To cope with the increased demand for groceries and vegetables a food hub has been established in the former East Barnet Library in Brookhill Road where bulk supplies can be dropped off and stored before being re-distributed to new volunteer foodbanks.
Chipping Barnet Food Bank – which takes items donated by shoppers at local supermarkets such as Waitrose, Sainsburys and Morrisons – is also gearing up for a busier than usual Christmas and New Year holiday with an urgent appeal for extra tins of meat and fish.
Harold Williams, who manages the food warehouse for the foodbank – which is open on Tuesdays and Saturdays at St Peter’s Roman Catholic Church, Somerset Road, New Barnet – praised the generosity of people in and around High Barnet.
“Everyone has responded so well with donations of dried food and toiletries, as well as extras for Christmas.
“What we do want more of are some of the tinned foods, such as tins of salmon, sliced ham, chicken breasts, beef, tinned peaches and other fruit, as well as toiletries such as deodorants,” said Mr Williams.
A mile away from the Chipping Barnet Foodbank, supplies are arriving at the newly opened food hub established in the vacant East Barnet Library. It is being managed jointly by Oliver Scott (left) and Lloyd Roper of the Young Barnet Foundation.
“We now have funding for the hub for the next 12 months and we are ready to receive bulk donations from shops of other suppliers, especially perishable items which might be reaching their expiry dates or best before dates,” said Mr Scott.
“These items are all desperately needed by families and others who are without enough to live on. No food should go to waste.
“We are hoping to be a vital part of the supply chain especially for the 15 new food banks which have opened up across the Borough of Barnet since the start of lockdown.
“We now have the logistics in place to receive surplus food in bulk, fresh and perishable items as well as the regular staples, and we can ensure it is distributed to where demand is greatest.”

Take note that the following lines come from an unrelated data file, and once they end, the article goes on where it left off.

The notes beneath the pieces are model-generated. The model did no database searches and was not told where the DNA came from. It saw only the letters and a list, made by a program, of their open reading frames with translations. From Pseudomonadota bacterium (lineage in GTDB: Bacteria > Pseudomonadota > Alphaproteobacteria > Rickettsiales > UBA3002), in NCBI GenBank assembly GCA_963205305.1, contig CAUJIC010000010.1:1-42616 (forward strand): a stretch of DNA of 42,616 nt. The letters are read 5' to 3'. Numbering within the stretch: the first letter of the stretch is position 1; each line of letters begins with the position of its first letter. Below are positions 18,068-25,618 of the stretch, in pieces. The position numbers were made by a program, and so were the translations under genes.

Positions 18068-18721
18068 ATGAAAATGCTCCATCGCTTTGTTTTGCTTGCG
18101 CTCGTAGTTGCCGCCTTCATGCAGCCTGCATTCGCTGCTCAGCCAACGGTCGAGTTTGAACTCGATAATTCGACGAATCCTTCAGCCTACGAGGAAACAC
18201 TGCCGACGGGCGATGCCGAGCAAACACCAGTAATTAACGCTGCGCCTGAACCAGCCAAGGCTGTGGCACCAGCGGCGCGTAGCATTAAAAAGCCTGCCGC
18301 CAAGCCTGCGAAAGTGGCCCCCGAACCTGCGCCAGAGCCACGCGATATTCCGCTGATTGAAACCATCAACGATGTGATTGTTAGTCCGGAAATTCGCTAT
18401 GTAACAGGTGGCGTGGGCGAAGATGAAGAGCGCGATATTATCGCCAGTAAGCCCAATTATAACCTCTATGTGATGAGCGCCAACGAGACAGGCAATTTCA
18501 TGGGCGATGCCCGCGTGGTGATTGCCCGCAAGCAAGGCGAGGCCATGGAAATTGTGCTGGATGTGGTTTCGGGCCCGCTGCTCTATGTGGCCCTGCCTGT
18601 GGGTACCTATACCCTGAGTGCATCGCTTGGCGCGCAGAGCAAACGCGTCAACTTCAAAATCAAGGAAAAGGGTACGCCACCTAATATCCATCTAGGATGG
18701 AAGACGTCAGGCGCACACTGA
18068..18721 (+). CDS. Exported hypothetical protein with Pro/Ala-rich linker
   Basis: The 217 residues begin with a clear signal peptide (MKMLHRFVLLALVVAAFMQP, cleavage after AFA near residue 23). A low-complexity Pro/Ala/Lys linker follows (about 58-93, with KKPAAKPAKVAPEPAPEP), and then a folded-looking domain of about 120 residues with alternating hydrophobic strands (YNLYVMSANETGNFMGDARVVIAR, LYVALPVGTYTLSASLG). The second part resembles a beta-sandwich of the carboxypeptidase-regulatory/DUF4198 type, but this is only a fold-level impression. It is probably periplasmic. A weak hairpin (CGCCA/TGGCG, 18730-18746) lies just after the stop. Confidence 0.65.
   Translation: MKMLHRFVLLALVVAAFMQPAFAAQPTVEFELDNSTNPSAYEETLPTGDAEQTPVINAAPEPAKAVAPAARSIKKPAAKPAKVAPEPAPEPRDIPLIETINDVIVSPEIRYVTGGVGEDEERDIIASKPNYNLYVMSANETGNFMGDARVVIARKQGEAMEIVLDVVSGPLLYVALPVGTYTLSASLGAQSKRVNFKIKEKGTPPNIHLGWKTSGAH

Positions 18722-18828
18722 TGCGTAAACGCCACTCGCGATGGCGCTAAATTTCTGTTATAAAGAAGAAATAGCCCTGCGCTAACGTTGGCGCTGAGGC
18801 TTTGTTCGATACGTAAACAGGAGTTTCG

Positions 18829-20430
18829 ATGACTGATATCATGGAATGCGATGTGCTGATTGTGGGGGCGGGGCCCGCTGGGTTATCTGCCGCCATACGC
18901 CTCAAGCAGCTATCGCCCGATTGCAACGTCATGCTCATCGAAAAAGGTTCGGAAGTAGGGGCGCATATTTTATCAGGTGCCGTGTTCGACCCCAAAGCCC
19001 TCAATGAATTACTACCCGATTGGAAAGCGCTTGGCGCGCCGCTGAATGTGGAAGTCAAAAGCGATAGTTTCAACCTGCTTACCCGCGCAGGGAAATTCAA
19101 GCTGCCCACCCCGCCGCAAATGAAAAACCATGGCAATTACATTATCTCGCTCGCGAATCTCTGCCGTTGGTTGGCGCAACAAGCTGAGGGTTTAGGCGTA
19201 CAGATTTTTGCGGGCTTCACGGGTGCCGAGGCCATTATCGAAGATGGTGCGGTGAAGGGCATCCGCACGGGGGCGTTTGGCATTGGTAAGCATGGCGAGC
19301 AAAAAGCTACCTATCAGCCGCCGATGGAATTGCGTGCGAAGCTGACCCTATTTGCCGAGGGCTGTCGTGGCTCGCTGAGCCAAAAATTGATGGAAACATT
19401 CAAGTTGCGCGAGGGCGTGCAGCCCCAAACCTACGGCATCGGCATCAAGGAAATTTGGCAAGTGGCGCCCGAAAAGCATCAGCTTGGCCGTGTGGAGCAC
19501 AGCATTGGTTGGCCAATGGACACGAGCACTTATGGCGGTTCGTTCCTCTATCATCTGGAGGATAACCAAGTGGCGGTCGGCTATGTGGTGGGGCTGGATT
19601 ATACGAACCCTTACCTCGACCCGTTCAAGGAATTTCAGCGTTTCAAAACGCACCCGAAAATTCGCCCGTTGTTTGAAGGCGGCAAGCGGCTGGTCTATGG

Mr Scott thought the need for a hub to centralise the collection of bulk donations was essential to assist the new wave of independent food banks.
Well-established food banks such as Chipping Barnet operate within the Trussell Trust, a charity which supports a network of over 1,200 food banks across the country.
They provide a minimum of three days’ supplies in return for food vouchers issued by local agencies such as Citizen’s Advice, children’s centres, health visitors, doctors, and others.
Despite the success of the Trussell Trust’s food banks, community organisations fear that many needy people fall outside these formal structures and this has led to the formation of independent food banks which do not require vouchers and say they help everyone on a basis of “trust and dignity”.
Helen Harte, head of development at Community Barnet, stressed the importance of independent food banks including those at St Barnabas Church, North Finchley, at Finchley Central, East Barnet and Colindale.
“These independent foodbanks are vital for those people who fall through the cracks, perhaps because they have difficulty being processed through the system.
“Others are perhaps waiting for vouchers, or perhaps cannot take advantage because some of the established foodbanks only operate within restricted opening times.”